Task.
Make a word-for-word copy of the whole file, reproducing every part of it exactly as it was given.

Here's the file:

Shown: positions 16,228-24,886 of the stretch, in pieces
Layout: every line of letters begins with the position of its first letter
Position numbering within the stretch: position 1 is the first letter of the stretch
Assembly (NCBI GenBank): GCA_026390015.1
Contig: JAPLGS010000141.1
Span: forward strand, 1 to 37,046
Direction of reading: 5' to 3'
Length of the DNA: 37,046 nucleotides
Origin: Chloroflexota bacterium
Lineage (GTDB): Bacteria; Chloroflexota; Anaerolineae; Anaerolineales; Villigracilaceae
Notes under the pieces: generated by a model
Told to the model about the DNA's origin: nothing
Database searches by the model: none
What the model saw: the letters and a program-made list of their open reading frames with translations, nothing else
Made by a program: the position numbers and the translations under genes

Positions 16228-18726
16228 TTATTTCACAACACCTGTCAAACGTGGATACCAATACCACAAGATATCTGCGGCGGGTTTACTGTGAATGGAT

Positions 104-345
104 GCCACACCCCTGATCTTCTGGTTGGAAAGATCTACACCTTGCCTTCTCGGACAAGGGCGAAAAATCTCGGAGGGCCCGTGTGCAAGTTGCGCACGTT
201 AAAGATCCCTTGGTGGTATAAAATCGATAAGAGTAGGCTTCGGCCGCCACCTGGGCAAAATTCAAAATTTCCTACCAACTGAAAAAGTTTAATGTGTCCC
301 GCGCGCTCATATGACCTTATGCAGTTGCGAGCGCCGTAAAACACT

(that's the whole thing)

Shown: positions 16,228-24,886 of the stretch, in pieces
Layout: every line of letters begins with the position of its first letter
Position numbering within the stretch: position 1 is the first letter of the stretch
Assembly (NCBI GenBank): GCA_026390015.1
Contig: JAPLGS010000141.1
Span: forward strand, 1 to 37,046
Direction of reading: 5' to 3'
Length of the DNA: 37,046 nucleotides
Origin: Chloroflexota bacterium
Lineage (GTDB): Bacteria; Chloroflexota; Anaerolineae; Anaerolineales; Villigracilaceae
Notes under the pieces: generated by a model
Told to the model about the DNA's origin: nothing
Database searches by the model: none
What the model saw: the letters and a program-made list of their open reading frames with translations, nothing else
Made by a program: the position numbers and the translations under genes

Positions 16228-18726
16228 TTATTTCACAACACCTGTCAAACGTGGATACCAATACCACAAGATATCTGCGGCGGGTTTACTGTGAATGGAT

Positions 104-345
104 GCCACACCCCTGATCTTCTGGTTGGAAAGATCTACACCTTGCCTTCTCGGACAAGGGCGAAAAATCTCGGAGGGCCCGTGTGCAAGTTGCGCACGTT
201 AAAGATCCCTTGGTGGTATAAAATCGATAAGAGTAGGCTTCGGCCGCCACCTGGGCAAAATTCAAAATTTCCTACCAACTGAAAAAGTTTAATGTGTCCC
301 GCGCGCTCATATGACCTTATGCAGTTGCGAGCGCCGTAAAACACT